Poetry Explorer- Classic Contemporary Poetry, TO A MOTHER, by A. I. AMBLER



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TO A MOTHER, by            
First Line: Oh mother, when with thy sorrow alone
Last Line: Thou wilt call the lost once more thine own.
Subject(s): American Civil War; Death; Grief; Love; Mothers; United States - History; Dead, The; Sorrow; Sadness


Oh mother, when with thy sorrow alone,
Thy heart goes forth with a wailing moan,
To thy darling who sleeps in a soldier's tomb.
Forever safe from the battle-gloom.
When thy voice cries out in anguish wild,
For thy pride and joy, thy first-born child;
When presses upon thee that weight of woe,
That only a mother-heart can know;
When o'er thy grief sets the summer sun,
And thy soul still yearns for the absent one:
Go forth in the night, and upward raise
To the glowing heavens thy aching gaze,
Thou wilt see a new star shining on high,
Gleaming and sparkling in the sky:
'T is the light of his glory that flames so bright,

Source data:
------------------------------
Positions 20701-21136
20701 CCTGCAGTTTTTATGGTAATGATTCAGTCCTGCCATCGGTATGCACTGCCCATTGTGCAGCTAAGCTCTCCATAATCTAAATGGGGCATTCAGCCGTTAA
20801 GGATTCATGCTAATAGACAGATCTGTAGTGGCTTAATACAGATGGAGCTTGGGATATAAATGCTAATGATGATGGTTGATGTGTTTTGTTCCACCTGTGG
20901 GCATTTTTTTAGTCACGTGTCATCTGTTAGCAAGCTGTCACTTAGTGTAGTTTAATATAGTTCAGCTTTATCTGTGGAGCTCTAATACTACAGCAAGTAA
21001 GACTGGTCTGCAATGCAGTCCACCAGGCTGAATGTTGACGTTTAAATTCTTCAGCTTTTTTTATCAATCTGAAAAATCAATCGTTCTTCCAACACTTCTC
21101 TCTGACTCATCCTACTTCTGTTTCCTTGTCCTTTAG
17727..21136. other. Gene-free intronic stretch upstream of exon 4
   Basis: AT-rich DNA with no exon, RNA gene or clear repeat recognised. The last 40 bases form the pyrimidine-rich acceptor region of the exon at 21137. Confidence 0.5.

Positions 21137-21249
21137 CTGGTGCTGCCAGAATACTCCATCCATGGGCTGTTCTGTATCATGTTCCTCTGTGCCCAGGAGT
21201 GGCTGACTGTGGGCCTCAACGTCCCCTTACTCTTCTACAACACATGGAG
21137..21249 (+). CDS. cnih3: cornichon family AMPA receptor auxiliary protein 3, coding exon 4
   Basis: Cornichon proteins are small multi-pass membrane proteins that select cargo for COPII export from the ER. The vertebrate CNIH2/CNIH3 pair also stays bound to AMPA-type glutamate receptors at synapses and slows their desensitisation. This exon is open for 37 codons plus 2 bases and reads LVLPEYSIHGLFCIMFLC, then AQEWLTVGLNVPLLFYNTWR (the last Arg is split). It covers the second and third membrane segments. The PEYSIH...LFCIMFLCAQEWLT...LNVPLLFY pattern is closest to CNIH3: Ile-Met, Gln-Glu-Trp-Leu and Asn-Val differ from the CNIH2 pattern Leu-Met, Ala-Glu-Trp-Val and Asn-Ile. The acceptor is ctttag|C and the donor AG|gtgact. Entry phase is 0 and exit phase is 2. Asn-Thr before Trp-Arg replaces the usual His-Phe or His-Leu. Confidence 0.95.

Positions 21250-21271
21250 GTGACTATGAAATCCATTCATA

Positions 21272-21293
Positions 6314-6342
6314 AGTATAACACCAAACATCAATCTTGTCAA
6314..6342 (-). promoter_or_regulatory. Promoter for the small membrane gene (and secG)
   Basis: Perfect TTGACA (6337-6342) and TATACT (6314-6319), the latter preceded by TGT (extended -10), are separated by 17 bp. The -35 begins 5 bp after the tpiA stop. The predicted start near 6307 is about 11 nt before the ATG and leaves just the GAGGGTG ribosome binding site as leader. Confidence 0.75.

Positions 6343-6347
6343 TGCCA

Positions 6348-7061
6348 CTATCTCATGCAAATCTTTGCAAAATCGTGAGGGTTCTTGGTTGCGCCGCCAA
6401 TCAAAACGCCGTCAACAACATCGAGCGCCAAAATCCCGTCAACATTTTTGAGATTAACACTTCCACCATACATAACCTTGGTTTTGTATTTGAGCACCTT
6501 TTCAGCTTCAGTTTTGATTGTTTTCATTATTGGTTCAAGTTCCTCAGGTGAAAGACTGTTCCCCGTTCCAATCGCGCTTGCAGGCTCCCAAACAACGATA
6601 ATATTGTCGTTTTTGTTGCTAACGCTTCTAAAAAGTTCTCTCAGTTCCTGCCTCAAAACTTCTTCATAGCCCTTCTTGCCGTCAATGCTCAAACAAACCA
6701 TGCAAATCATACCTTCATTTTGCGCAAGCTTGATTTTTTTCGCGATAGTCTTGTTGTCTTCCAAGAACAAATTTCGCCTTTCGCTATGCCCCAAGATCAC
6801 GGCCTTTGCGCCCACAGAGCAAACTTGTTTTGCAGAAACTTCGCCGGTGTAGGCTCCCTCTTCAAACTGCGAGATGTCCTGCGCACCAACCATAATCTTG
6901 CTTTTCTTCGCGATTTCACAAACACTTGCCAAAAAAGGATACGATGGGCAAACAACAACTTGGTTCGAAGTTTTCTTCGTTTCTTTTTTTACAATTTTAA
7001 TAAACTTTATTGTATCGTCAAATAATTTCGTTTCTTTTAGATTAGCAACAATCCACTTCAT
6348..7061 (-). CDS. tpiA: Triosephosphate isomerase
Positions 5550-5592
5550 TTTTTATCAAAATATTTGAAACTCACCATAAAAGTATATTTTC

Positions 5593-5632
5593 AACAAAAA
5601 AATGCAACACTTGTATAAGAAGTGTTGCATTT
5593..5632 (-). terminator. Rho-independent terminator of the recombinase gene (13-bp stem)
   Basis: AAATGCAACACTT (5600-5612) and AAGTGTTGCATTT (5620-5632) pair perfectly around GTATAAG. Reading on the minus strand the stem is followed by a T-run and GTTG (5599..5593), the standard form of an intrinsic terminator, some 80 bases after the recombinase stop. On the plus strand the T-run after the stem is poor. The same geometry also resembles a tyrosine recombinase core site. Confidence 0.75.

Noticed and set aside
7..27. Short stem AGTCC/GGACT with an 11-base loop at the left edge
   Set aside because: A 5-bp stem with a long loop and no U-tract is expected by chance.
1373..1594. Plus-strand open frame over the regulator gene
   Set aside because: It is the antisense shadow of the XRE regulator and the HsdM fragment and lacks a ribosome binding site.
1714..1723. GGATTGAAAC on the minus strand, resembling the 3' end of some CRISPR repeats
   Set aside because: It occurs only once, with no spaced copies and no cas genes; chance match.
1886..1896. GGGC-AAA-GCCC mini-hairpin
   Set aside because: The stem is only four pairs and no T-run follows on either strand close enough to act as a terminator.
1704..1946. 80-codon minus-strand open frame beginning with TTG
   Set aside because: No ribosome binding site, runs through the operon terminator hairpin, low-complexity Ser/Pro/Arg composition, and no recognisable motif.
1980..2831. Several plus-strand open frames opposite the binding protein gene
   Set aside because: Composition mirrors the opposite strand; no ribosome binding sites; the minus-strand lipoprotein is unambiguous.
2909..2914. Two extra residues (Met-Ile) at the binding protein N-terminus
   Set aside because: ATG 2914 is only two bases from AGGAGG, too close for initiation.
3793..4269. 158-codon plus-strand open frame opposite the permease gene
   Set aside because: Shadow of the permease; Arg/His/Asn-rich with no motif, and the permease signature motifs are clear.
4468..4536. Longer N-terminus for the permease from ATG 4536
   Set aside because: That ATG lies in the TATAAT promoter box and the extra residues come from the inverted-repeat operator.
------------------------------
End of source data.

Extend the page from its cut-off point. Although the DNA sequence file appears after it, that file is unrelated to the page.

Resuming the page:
Falling upon thy soul's dark night;
The anthems of God his spirit now sings,
And in Paradise flutter his angel-wings,
And oh! when such joy and bliss divine
Rest on the boy, canst thou repine?
Yet if still thy heart will no solace receive,
And if still thy grief finds no reprieve,
Lay thy head on thy pillow and dream,
And let the present the future seem;
Then will the glory of Jesus' love,
Guide thee up to his Kingdom above,
And in dreams amid the seraph band,
Thou shalt clasp thy loved one's holy hand.
When free from the earth and its fierce turmoils,
Thou wilt rest from its grief and rest from its toils;
When over thy son and over thee
Shall murmur the leaves of the blessed tree,
And with him in joy thou shalt dwell forever
In that Land where no death your souls can dissever;
Thus let all else be to thee as a dream,
To-night let the present the future seem,
Then will thy heart in the dawn of the morrow,
Be free from its burden of woe and sorrow,
And gladly thou'lt list to the happy mirth
Of the children who still smile around thy hearth,
And peaceful thy life thou wilt journey o'er,
Till thou bidst farewell to the earthly shore,
And on pinions from Heaven upward rise,
To the plain where the Blessed City lies,
Knocking in fear at the pearly gate,
Trembling and hoping for thy fate;
Leaving behind thee thine earthly sin,
As the angels bid thee to enter in,
And pressing near to Jehovah's throne,
Thou wilt call the lost once more thine own.





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